January 12, 2006

Apple has begun using Intel microprocessors in their computers instead of the PowerPC ones they’d used for years. Aside from the rich irony that they once spent millions of marketing dollars convincing everyone of the inferiority of Intel’s offerings, what’s the big deal? It’s kind of like fussing over the engine in a car. Who cares if it is made by Mitsubishi or by Ford? All that matters is what happens when you get in and drive it. No horsepower or foot-pounds of torque spec is going to tell you more than that. Apple reports making the switch for reasons of work-per-watt ratios: the PowerPC G5 uses too much electrical power to be put into a notebook computer while Intel’s new offerings are more efficient in this regard. I buy that for a nickel, I guess.

But there are a few intriguing issues. First, one wonders what would prevent someone from installing Windows on one of these Intel-equippped Macintoshes (“Macintel,” for good or ill). Would there be a lot of technological hurdles to overcome? It seems not. Apple puts of off-the-shelf components into their computers, and with the addition of a PC-type microprocessor it should be fairly easy to get Windows running. But would Apple go out of their way to throw up additional roadblocks? I’m not sure that they would care. After all, nobody is going to buy a Mac just to run Windows. And even if they did what skin is it off Apple’s nose? They make their money selling the hardware. Meanwhile, the idea that one could boot Windows in a pinch might make the jump a bit easier for those eyeing a switch to the fairer platform. Apple wouldn’t even have to officially support it.

Having got our minds around that, let’s consider the reverse scenario: could someone run the new Intel-compliled Mac OS on a non-Apple PC? This is where things get dicey. I say no. In principle it’s a similar challenge, but this time Apple is working against you. They do not want you to run their Operating system on someone else’s box. Apple writes that shiny OS precisely so you’ll buy their hardware to run it on. The advent of Mac “clones” would rob them of their only real revenue source and take the wind from the sails of the good ship Innovation. Lacking the resources to invest in R&D, they would lose their edge and become a mini Microsoft. Even more important, they would lose control of the end-to-end product: hardware, OS and key applications. This, after all, is one of the cornerstones of their unmatched user experience. Without this they would cease to stand out. They would cease to be Apple. The company would wither.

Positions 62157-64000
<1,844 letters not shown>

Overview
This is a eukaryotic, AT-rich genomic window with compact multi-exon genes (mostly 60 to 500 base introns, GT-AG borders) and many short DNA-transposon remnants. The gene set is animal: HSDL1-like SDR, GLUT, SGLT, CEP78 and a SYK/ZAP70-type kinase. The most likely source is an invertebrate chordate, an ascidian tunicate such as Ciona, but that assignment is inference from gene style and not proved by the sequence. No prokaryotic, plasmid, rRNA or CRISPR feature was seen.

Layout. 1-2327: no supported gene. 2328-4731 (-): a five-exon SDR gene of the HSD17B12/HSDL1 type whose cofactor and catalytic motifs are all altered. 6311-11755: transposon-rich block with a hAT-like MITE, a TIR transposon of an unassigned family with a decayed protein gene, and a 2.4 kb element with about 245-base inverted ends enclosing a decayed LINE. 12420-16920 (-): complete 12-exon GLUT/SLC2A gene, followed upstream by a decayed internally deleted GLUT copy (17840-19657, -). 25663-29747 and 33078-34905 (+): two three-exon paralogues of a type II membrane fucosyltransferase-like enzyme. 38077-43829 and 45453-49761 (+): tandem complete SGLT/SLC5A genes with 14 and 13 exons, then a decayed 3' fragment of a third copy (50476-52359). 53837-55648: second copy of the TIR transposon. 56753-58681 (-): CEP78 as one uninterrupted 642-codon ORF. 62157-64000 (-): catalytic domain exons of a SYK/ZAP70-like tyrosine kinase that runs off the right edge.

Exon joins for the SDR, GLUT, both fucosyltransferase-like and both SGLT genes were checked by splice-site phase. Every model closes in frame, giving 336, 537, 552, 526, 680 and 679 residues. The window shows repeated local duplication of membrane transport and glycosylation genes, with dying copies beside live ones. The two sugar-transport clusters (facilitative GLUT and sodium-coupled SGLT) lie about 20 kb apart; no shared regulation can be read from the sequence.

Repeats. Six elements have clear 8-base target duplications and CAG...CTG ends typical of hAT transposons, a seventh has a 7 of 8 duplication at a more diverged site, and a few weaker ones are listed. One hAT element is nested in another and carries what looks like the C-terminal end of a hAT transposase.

Mac OS on a Dell? Could happen. But not easily. A few nerds might get their kicks off it, but with Apple against them it would never work correctly or reliably and it would never catch on enough to threaten the company. Maybe it would work just well enough to tempt those nerds into buying Apple hardware next time.

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  1. Turns out, you will be able to run Vista on the new intel Macs. XP won’t run because it is looking for a BIOS, which the new Macs don’t use.

    Great post on it here: http://arstechnica.com/news.ars/post/20060112-5962.html

  2. Good call. I wouldn’t rule out such hacks to map BIOS calls to EFI ones, though. On the other hand maybe the nerd collective will not bother making XP work, seeing how this problem will solve itself when Vista arrives.

  3. Maybe XP will boot as well?


    This could be interesting. I’d love to have a dual boot intel powered Mac and not have to wate for Vista.

  4. I think I’m one of the few who’re still expecting an announcement one of these days that Apple is in fact going to relase OSX to the general population. I mean, they wouldn’t have gone through all the trouble of saying they weren’t planning on it if they didn’t have something up their sleve, would they?

    Btw.. Do you remember the clones? Most of those machines were BETTER than the Apple hardware out at the time and most were CHEAPER too. Hell, i worked on a project in high school with a couple of friends… We had a small budget to build a network for an office and they wanted macs… We were able to get 3 new Mac clones. We probably could have only bought 1 apple mac for what we got the clones for.


  5. The problem for Apple with clones is that they do not make enough cash from the operating system. Therefore, I doubt we will see clones. Jobs has been adamant against them as Apple makes their cash from the hardware.

  6. I think you can make a pretty compelling case that hardware clones would be the death of Apple. If not the outright death, then at least the death of everything that enables them to be extra-innnovative and unique.

  7. so how, exactly, will this affect us Commodore 64 users?

  8. Because of the Mac -> Intel transition, all C-64 users will be able to run Timex-Sinclair programs natively :/

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